Mutiny on the Cards

Donald Macdonald makes his triumphant salute after Oxford has crossed the finish line as the winning crew in the 1987 Boat Race. Photo from Dan Topolski’s book True Blue (1989).

Chris Dodd writes:

Clearing out papers the other day – what the hell, it’s the silly season – I came across card-index notes for a long-forgotten attempt to write a novel. Having completed a history of the Boat Race, I thought it would be a great wheeze to invent mayhem and murder in the Boat Race. So in January of 1987, when I had earned a month’s sabbatical from my newspaper, I borrowed a friend’s cottage near Oxford to hibernate while sorting out plot and characters. The particular problem with characters was the sheer numbers involved in forming an Oxford or Cambridge crew.

Anyway, my plan was wrecked before it started by a revolt in the real Oxford squad against the president, Donald Macdonald, and coach, Dan Topolski. I spent most of the next four weeks trying to unravel a real-time mutiny which turned out to be much more intriguing than my imaginary one, even if mayhem mercifully stopped short of murder.

My novel was dead in the water from the moment that Macdonald’s men cast him out of the OUBC minibus, but not before I had solved the problem of names. The cards revealed pairs of bow side and stroke side oarsmen, recognisable if you know your British department stores: Waring and Gillow; Bourne and Hollingsworth; Arding and Hobbs; Swan and Edgar; Debenham and Freebody; Kendal and Milne; Marshal and Snelgrove.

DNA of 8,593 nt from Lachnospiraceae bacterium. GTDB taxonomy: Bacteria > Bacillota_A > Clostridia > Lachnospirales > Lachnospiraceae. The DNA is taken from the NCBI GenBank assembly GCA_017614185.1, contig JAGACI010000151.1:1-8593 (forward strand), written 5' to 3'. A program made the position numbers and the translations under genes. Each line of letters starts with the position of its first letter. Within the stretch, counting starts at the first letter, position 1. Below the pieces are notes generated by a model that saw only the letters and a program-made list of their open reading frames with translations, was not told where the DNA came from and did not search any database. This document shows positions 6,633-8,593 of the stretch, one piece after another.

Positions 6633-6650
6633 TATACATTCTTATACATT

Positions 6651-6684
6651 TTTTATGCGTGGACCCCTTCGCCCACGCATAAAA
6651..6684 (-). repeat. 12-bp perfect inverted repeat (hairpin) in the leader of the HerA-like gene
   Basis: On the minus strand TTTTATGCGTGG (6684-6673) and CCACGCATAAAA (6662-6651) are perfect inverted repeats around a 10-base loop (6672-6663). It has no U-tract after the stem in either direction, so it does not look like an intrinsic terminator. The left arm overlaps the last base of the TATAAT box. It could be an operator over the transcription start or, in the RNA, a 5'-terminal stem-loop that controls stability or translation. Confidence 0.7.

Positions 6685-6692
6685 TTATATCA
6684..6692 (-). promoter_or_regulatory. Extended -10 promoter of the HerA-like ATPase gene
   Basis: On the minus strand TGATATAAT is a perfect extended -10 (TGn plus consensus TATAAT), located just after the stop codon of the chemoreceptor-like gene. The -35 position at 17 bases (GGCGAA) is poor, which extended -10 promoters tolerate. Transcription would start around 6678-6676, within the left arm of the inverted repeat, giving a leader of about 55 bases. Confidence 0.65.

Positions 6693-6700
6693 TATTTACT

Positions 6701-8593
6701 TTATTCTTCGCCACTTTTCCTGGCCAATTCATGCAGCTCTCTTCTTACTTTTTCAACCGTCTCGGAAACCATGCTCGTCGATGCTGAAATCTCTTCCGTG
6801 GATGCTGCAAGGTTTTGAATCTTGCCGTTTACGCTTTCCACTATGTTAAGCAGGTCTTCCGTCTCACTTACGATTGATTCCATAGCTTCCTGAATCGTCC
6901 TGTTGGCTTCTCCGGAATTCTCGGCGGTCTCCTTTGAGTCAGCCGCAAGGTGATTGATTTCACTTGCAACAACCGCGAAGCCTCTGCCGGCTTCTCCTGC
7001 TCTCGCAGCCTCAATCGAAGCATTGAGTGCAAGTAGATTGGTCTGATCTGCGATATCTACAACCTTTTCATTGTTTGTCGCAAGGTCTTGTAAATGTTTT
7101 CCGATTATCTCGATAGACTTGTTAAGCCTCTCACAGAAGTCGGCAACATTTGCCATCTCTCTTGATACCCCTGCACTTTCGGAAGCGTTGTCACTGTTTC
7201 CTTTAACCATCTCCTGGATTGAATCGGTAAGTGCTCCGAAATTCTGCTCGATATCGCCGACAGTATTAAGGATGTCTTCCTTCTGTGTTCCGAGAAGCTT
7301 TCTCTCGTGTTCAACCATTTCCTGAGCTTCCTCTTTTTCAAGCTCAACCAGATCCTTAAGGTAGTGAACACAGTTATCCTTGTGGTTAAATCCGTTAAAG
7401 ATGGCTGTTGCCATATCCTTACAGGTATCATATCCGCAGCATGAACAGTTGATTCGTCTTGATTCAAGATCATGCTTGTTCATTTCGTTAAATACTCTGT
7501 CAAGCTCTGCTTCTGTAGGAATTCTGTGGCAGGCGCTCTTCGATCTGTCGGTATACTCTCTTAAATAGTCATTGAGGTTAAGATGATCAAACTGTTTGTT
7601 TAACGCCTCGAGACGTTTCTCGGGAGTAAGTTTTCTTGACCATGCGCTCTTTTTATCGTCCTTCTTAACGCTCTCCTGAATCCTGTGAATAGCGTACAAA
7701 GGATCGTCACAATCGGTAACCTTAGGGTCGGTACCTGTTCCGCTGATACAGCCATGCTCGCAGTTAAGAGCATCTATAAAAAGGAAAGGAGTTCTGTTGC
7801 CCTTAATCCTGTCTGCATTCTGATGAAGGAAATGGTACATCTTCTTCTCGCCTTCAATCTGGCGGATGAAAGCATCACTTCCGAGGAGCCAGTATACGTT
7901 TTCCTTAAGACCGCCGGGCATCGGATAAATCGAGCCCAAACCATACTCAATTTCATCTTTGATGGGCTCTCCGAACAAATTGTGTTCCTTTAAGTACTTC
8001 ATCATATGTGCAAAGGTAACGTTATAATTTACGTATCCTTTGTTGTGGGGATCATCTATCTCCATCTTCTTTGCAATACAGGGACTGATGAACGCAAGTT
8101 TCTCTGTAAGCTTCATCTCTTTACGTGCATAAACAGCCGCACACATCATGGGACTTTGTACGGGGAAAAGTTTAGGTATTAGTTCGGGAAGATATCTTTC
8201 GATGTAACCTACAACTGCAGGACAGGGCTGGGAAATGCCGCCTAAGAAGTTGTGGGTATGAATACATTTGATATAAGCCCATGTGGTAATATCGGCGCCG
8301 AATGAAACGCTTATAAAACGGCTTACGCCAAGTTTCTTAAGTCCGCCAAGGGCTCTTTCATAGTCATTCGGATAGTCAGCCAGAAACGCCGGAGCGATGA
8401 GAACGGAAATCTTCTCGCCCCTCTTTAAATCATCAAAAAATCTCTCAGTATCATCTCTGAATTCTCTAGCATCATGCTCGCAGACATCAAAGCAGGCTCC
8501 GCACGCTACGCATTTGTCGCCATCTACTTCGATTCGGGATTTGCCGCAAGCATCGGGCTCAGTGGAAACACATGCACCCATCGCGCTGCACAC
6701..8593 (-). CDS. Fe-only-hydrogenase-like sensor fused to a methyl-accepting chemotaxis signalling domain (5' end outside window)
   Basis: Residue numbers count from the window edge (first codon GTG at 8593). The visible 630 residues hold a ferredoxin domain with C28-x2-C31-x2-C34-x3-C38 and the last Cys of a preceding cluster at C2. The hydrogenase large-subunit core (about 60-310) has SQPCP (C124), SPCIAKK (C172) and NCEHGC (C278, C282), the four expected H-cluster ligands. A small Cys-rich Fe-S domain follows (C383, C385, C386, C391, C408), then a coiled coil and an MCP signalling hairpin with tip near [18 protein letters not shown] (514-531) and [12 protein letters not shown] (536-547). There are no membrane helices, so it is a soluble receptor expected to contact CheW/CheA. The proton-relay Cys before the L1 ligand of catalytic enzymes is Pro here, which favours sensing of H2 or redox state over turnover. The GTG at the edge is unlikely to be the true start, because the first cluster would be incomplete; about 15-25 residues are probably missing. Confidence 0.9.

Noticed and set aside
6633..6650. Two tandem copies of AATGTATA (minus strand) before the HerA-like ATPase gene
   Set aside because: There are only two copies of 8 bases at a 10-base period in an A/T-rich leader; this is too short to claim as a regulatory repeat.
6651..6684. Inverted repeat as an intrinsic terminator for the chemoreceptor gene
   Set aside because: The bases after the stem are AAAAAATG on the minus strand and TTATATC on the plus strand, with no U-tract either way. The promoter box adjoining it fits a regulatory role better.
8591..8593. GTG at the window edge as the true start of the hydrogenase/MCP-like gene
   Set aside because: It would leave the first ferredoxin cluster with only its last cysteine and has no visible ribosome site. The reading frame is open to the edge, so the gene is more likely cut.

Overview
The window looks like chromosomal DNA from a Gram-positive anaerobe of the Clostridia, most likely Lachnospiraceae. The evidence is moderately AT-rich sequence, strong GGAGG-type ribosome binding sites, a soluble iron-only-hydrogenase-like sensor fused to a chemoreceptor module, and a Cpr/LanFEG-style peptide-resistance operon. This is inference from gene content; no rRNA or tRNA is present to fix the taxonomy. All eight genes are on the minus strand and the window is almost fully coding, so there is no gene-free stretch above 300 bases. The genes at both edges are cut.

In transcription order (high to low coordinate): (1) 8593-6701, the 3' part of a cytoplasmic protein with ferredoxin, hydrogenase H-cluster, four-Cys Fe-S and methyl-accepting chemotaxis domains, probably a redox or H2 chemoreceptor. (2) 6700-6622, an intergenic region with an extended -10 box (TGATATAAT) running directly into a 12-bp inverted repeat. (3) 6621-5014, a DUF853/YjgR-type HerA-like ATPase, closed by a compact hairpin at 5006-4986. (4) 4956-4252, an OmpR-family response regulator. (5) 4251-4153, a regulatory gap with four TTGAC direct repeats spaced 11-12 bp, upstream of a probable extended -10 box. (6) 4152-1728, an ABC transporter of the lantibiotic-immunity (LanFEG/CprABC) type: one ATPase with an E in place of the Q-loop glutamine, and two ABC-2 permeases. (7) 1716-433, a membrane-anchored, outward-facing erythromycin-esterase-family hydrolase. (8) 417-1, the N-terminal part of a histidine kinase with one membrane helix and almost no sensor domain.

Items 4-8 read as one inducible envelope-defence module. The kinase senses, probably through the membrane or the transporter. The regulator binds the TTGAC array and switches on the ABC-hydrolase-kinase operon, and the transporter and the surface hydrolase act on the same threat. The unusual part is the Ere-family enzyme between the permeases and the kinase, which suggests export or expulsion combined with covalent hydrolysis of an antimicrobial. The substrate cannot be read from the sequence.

TrueBluePrinciple players were not named after stores. The only one I can remember is the Californian Adonis Sidewinder, called after the state-of-the-art nuclear missile of the day. Spookily, a real American oarsman turned up at Oxford a few years later who was uncannily similar to Sidewinder in appearance, background and character. I can’t for the life of me remember his name, but he was a loner who stroked the Dark Blues to victory.

YanksAtOxfordMy career as a thriller writer was over, but come to think of it, there was plenty of confusion and downright fiction in the actual Oxford mutiny of 1987. The much-vaunted book True Blue by Dan Topolski (with writer and newspaper columnist Patrick Robinson), published in 1989, is a highly unreliable account riddled with small errors. Ali Gill tried to set the record straight in The Yanks at Oxford (1991). Independent Rowing News (now simply Rowing) gave voice to reminiscences collected by me 20 years later, and what both Blues and mutineers said then redefines ‘True’ in this story.

Most of the department stores are dead or re-incarnated, although at least they have a story, unlike those briefly named after them.


  1. While I have never seen or heard about a whole book on the 1959 Oxford Mutiny, the 1959 Oxford Coach H.R.A. ‘Jumbo’ Edwards mentions it slightly in his book “The Way of a Man with a Blade” (1963), and Chris Dodd mentions it in his “Oxford and Cambridge Boat Race” (1983).

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